THE article and your leader that highlighted concerns about the Computers for Teachers scheme (TES, January 26), do not seem to have registered properly what I said at the BETT exhibition.
I made it clear that this is part of an on-going commitment and that although not all teachers will benefit in this round, there will be similar opportunities in the future.
I understand that some teachers are disappointed that they cannot get subsidies straight away, but all governments have to make hard choices about how to allocate limited sums of taxpayers' money. More money for the scheme means less elsewhere for schools.
The decision to focus the limited funds available on maths at KS3 reflects the Government's drive to improve standards at this level. It recognises the importance of maths teachers and the need to support them. The funding we have allocated will support up to 17,000 teahers.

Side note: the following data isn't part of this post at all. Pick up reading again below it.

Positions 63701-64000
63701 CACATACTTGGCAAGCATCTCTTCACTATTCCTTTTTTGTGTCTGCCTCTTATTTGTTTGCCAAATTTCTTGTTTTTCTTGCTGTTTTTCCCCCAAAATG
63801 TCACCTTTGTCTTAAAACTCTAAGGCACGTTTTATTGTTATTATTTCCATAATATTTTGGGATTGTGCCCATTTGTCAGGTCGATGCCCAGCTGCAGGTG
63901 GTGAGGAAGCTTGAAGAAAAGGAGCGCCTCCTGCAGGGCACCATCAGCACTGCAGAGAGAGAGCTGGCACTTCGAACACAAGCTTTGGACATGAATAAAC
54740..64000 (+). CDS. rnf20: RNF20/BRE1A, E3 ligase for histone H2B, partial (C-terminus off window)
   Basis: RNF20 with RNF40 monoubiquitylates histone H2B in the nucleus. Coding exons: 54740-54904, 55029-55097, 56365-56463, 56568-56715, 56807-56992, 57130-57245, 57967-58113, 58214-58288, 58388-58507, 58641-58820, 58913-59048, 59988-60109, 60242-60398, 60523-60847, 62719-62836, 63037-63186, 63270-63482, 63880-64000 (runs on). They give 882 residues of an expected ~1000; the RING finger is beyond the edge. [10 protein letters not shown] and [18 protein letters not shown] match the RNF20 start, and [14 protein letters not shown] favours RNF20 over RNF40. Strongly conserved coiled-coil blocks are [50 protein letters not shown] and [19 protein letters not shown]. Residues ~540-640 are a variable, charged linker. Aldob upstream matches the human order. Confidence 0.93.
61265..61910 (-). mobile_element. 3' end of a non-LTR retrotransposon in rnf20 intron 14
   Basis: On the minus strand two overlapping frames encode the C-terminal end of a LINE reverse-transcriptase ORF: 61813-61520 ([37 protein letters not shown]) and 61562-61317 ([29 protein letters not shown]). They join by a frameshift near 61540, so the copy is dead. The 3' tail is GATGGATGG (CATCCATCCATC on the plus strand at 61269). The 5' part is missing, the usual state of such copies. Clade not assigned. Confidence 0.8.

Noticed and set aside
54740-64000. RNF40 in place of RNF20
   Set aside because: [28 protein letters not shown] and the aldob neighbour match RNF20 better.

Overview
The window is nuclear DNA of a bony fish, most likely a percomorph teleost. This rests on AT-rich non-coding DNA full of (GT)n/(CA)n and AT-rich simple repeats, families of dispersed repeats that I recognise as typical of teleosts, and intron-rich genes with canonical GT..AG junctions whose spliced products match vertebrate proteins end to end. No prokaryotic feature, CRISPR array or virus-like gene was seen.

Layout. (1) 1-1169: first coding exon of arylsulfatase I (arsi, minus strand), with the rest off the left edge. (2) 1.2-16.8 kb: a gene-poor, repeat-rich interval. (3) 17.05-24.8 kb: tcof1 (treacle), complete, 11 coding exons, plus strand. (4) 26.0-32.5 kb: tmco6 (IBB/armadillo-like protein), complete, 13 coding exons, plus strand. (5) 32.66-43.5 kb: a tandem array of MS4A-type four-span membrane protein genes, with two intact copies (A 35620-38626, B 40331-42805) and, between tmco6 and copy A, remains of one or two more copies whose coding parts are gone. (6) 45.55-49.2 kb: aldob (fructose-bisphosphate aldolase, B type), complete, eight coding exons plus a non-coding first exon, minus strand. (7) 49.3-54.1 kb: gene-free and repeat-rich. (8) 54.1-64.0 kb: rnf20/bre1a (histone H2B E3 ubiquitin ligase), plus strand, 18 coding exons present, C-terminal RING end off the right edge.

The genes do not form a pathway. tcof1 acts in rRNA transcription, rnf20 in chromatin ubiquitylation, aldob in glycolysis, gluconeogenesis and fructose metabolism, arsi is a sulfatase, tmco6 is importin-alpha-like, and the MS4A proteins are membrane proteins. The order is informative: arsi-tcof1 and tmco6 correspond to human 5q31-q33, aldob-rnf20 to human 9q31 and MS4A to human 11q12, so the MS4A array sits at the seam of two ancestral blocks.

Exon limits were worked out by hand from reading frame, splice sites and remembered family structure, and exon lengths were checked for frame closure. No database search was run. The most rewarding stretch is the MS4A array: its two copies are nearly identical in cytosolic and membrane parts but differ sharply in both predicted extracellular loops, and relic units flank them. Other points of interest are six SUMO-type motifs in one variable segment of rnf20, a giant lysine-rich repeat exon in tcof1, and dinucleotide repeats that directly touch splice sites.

Currently we are investing in providing both additional computers and increased access to the Internet for all maintained schools as well as in a range of other related content developments such as Grid Club for 7 to 11-year-olds and KS3 trials of online courses. Indeed over the six years from 1998 to 2004 we will have invested more than pound;1.7 billion in supporting ICT in education.
Michael Wills Under-Secretary of State Department for Education and Employment
l A FEW days ago I was in a London hotel which was hosting a teachers' conference. With 40 minutes to go the atmosphere was evangelical. I was reminded of the vision held years ago by David Hargreaves of a "curriculum centred around the great issues of the day". The course's title? "How to turn your grade D geography students into grade Cs".
D Lancaster 150 Bridgewater Road Berkhamstead, Hertfordshire